Emory was among the first hospitals to do the procedure in the early 1990s. Its DBS team has been working together for years.

Bruce’s surgery employed a relatively new technology in which much of the procedure occurs while he is inside an extra-wide MRI machine. That allowed surgeon Dr. Jon T. Willie to better map Bruce’s brain and more accurately guide the wires to the target area. It also allowed Bruce to be asleep.

The target in Bruce’s head was his globus pallidus, near the center of the brain, the site responsible for his involuntary movements.

Once the MRI mapping was done, Willie drilled two holes about the size of dimes on the front of Bruce’s skull. Through each hole, he gingerly guided a wire with electrodes about 3 inches into Bruce’s brain.

Willie used two plastic caps to cover the holes in Bruce’s skull. He left a short length of wire coiled under the skin of his forehead, then sewed up the incisions.

Ten days later, Bruce was back in Emory undergoing the second part of the procedure. Willie implanted two devices (sometimes called brain pacemakers) about the size of stopwatches just under the skin below Bruce’s right and left collarbone.

The surgeon then ran the wires up behind Bruce’s head, below the skin, and attached them to the wires under his forehead.

Bruce did not go to the piano the next day and bang out Rachmaninoff. The settings on the transmitter had to be fine-tuned to send just the right amount of pulses to his brain. That required trial and error.

The first time Bruce sat down at the piano his hands fumbled over the keys. The transmitter was adjusted and he tried again. And again. This went on for weeks.

The healing came with other worries. First was the way he looked. The incisions on his head appeared, as his friend Jerry Brunner said, “like an ax murderer had a party on it.” Bruce worried about frightening children. He thought about buying a hairpiece.

Then his head started to itch where the wires coiled below his forehead. Some people who undergo DBS get infections from incessant scratching, which requires the whole apparatus to be removed.

Over time, Bruce felt a sense of steadiness coming on. He felt more stable when he walked. With each tuning of the transmitter, the shakes and jerks diminished.

Hooray ..... hooray, he wrote in his journal in early December. The changes are truly shocking. I played with other musicians for the first time this past Sunday, and every single person said that the movements were totally gone. ... It was so, so .... how do I say this? NORMAL.

The couple take their rescue dogs Buzby (with Bruce) and Frizzle for a Sunday afternoon walk around their Atlanta neighborhood. Buzby is a new addition to the family. With Bruce’s improved condition, Bruce and Lex plan to take some trips this year.

Photo: Bruce plays a round of golf at Candler Park Golf Course on a day in late Feburary. “It was like watching another guy,” said Bob Bakert, who had watched Parkinson’s disease take a toll on his music buddy in recent years. “I couldn’t believe the way he was swinging.” Brant Sanderlin/bsanderlin@ajc.com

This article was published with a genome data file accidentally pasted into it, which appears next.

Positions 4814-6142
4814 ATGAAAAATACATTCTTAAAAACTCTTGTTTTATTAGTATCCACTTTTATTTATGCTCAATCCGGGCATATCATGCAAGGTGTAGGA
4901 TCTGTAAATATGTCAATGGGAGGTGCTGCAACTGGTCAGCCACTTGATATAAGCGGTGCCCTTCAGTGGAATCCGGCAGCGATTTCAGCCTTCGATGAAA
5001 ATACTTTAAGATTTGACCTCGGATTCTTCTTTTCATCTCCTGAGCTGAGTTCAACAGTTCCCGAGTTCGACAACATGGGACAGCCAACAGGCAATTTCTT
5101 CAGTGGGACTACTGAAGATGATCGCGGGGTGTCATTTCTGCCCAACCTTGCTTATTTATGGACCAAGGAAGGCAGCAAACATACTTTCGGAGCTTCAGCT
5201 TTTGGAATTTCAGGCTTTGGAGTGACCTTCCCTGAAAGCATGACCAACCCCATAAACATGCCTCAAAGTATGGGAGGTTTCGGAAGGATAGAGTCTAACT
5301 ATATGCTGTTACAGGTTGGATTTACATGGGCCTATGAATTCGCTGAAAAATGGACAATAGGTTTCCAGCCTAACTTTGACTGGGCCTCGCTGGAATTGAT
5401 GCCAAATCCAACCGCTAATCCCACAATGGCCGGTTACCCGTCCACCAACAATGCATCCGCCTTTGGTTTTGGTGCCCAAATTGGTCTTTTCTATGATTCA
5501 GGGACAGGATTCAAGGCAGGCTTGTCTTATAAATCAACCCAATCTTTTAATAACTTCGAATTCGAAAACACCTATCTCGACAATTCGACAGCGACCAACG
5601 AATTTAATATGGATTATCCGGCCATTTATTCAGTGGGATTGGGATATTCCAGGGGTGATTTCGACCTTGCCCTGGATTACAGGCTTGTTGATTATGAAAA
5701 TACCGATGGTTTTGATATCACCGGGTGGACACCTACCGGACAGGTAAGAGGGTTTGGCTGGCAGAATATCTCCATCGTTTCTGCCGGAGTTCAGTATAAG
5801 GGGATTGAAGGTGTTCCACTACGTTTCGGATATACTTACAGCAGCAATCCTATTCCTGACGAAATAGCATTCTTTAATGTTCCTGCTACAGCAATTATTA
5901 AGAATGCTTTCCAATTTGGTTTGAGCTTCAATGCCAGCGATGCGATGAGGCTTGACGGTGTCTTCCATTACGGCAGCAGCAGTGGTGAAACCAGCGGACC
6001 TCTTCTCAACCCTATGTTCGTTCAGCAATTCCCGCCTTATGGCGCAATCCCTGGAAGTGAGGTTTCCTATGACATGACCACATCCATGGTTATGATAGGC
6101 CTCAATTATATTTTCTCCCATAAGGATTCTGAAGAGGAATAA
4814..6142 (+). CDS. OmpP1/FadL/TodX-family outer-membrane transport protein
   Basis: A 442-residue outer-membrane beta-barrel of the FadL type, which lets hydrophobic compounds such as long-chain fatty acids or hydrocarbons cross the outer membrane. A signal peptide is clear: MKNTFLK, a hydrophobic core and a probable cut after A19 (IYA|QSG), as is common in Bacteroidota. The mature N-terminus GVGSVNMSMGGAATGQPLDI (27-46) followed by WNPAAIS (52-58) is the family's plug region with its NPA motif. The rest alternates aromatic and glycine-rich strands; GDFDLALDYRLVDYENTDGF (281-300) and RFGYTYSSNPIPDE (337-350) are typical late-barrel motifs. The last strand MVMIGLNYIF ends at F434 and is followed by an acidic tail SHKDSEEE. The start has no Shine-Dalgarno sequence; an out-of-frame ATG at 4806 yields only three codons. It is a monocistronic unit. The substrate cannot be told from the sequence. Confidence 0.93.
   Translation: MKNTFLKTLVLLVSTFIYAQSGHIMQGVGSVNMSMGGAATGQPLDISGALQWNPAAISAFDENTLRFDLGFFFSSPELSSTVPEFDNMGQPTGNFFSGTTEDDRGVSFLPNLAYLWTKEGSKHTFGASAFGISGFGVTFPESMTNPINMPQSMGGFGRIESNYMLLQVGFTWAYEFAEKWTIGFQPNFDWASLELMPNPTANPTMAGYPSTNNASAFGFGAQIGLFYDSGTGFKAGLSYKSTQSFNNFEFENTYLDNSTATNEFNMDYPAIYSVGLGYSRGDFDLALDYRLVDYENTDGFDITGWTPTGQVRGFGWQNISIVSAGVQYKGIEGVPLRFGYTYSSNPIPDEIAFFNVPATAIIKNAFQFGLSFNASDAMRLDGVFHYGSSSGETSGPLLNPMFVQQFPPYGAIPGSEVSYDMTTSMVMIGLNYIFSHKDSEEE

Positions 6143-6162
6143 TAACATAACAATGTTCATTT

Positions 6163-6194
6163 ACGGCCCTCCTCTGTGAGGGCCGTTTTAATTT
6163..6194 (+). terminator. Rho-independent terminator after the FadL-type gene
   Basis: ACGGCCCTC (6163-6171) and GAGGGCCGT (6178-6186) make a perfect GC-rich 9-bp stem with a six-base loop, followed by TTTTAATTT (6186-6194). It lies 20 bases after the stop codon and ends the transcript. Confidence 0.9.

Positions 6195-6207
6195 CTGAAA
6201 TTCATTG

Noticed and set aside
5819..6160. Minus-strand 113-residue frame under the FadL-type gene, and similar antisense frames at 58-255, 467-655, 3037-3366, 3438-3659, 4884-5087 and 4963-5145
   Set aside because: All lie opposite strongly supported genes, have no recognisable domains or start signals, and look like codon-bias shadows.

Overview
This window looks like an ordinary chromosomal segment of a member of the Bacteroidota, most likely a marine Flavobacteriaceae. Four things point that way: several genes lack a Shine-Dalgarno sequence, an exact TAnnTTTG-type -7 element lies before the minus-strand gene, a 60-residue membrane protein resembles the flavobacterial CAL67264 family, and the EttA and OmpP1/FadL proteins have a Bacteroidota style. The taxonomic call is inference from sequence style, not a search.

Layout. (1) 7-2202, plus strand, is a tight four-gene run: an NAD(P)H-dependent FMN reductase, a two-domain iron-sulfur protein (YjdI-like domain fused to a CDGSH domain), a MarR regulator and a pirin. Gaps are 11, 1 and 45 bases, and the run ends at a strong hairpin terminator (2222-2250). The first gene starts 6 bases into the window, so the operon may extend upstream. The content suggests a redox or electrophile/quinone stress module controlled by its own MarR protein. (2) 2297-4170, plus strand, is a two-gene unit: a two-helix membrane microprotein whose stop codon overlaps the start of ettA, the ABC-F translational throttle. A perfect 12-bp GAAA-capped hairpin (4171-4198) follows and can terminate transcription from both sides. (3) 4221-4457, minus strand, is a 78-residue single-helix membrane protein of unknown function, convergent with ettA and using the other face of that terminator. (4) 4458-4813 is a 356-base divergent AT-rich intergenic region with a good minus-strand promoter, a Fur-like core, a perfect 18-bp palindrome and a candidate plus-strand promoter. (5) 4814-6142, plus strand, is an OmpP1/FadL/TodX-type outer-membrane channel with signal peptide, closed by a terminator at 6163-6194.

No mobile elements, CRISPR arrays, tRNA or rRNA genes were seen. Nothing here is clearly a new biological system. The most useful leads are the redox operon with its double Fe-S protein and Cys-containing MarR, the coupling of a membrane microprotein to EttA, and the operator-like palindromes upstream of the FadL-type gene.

A full partner

One day in December, Bruce invited music buddy Bob Bakert to play a few holes of golf. They met at the little nine-hole course in Atlanta’s Candler Park. It was cold and the grass was more yellow than green. Privately, Bakert wondered if Bruce would be able to walk the mile-long course, let alone play it.

At the first hole, Bruce stepped up to the tee and sent the ball sailing.

“It was like watching another guy,” Bakert said.” I couldn’t believe the way he was swinging.”

Can you believe it? Bruce said at one point during the game. We’re out here playing golf.

At home, the transformation has been dramatic.

“Virtually everything is easier,” Lex said.

The couple is cooking together again. They’re socializing more. They recently invited family members over and prepared a dinner of pork chops with rosemary, potatoes and green beans.

For a wife, the change has been profound.

“It means I have my full partner for much longer, instead of a limited partner,” she said.

For Bruce it feels, he said, like “heaven.”

It’s not heaven all the time, though. Mornings, especially, are still rough.

One recent morning, he awoke at 5:45 a.m. It took two attempts for him to rise from the pillow and sit up. He made his way toward the kitchen with stiff, little shuffles of his feet, picking up his plastic box of pills along the way.

Over the course of the day, Bruce takes 28 pills. The first dose is nine. He writes down the time on a piece of paper, so he knows exactly when to take the next dose. His day is measured out in three-hour intervals of taking pills. If he fails to take a dose on time, he starts to run down, his movements slowing and stiffening.

By 6:25 a.m. the meds had kicked in and the disease’s symptoms loosened their grip on him. His hand didn’t shake when he poured a cup of coffee. He felt more in control than he had in years.

“It’s not just the absence of feeling bad,” he said. “I’m smoothed out.”

Bruce Gilbert (from left) gives the thumbs-up while sharing dinner with his wife, Lex, and friends Cyndi Craven and Janice Johnson at the Heron House before his recent performance. With the muscle stiffness and involuntary movement caused by Parkinson’s now in check, Bruce is able to cook again with his wife and the couple is socializing more.


Seeing Bruce 2.0

Word began to get around.